Students should be able to communicate, understand and observe patients in order to elicit information, examine patients, describe changes in mood, activity and posture, and perceive nonverbal communications. They must be able to communicate effectively and sensitively with patients. Communication includes not only speech but also reading and writing. Students must also be able to communicate effectively and efficiently in oral, written and electronic form with all members of the health care team to convey information for safe and effective care.
3. Motor Coordination
Students should be sufficiently mobile to execute movements required to provide general care and emergency treatment to patients. Students should be able to do basic screening and examination procedures, including but not limited to physiological measures such as heart rate and respiration; palpation; percussion; and auscultation. They should be sufficiently mobile, and possess the eye-hand coordination and motor strength, to execute movements required to provide general treatment of patients (including transfers), and provide general care and emergency treatment to patients. Examples of emergency treatment reasonably required of midwives are cardiopulmonary resuscitation, the application of pressure to stop bleeding, and the performance of maneuvers to manage shoulder dystocia in a rapid manner. Additionally, students must be able to perform the maneuvers involved in vaginal assessment in labor, delivery, and suturing. Such actions require coordination of both gross and fine muscle movements and functional use of the senses of touch and vision.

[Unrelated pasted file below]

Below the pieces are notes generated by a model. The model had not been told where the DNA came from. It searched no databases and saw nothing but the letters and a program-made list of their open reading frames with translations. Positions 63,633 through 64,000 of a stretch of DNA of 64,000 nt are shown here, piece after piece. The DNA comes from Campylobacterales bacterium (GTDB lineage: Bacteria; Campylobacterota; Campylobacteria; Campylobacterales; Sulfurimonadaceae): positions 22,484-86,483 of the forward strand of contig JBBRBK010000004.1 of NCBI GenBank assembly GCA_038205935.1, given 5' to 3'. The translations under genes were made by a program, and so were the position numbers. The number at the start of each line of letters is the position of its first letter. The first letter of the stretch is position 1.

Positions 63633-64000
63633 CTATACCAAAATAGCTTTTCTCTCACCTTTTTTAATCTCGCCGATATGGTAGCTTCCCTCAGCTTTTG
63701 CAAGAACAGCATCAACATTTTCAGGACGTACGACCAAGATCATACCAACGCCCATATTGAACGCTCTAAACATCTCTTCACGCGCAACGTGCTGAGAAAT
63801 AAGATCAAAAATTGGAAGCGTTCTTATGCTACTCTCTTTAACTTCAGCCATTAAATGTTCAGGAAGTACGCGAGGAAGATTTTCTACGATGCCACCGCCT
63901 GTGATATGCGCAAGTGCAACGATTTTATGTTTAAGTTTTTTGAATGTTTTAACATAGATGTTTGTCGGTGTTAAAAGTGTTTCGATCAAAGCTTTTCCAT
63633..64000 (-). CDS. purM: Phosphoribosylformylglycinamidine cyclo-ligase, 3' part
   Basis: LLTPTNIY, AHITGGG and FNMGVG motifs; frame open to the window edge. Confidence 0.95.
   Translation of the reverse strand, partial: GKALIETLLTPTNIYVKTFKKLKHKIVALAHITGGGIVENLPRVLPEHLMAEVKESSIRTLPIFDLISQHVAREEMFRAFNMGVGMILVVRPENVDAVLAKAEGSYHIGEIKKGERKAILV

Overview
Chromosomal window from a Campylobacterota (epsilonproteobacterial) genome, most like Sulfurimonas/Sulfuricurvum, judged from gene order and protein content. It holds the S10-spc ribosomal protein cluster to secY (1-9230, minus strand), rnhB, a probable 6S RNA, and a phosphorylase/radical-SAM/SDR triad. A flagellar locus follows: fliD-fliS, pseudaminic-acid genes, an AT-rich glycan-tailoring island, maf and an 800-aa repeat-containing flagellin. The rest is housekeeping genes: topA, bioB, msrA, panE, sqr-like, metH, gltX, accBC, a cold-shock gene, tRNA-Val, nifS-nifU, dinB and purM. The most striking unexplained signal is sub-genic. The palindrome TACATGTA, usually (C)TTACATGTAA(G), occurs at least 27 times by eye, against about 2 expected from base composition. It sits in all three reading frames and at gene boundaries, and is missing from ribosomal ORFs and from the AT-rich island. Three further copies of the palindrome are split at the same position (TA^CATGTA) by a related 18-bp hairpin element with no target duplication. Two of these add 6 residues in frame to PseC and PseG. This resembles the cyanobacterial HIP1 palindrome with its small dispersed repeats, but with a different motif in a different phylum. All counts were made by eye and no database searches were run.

4. Intellectual-conceptual, integrative and quantitative abilities
These abilities include measurement, calculation, memorization, reasoning, analysis, and synthesis. Problem solving, the critical skill demanded of midwives, requires all of these intellectual abilities. In addition, students should be able to comprehend three dimensional relationships and to understand the spatial relationships of structures.
5. Behavioral and Social
Students must be able to fully utilize their intellectual abilities, exercise good judgment, promptly complete all responsibilities attendant to the diagnosis and care of patients, and develop mature, sensitive and effective relationships with patients. Students must be able to adapt to changing environments, to display flexibility and to learn to function in the face of uncertainties inherent in the clinical problems of many patients. The student must be able to experience empathy for the situations and circumstances of others and communicate that empathy. Compassion, integrity, concern for others from all levels of society, respect for human diversity, interpersonal skills, interest and motivation are all personal qualities that are assessed during the admissions and educational process.
The SUNY Downstate Medical Center Midwifery Program and its sponsoring institution will attempt to develop creative ways of opening the Program to competitive, qualified individuals with disabilities. In doing so, however, the Program and sponsoring institution must maintain the integrity of the curriculum and preserve those elements deemed essential to the education of a Midwife. The Program and sponsoring institution cannot compromise the health and safety of patients. An applicant or student who is unable to meet the minimum academic and technical standards is not qualified for the practice of the profession.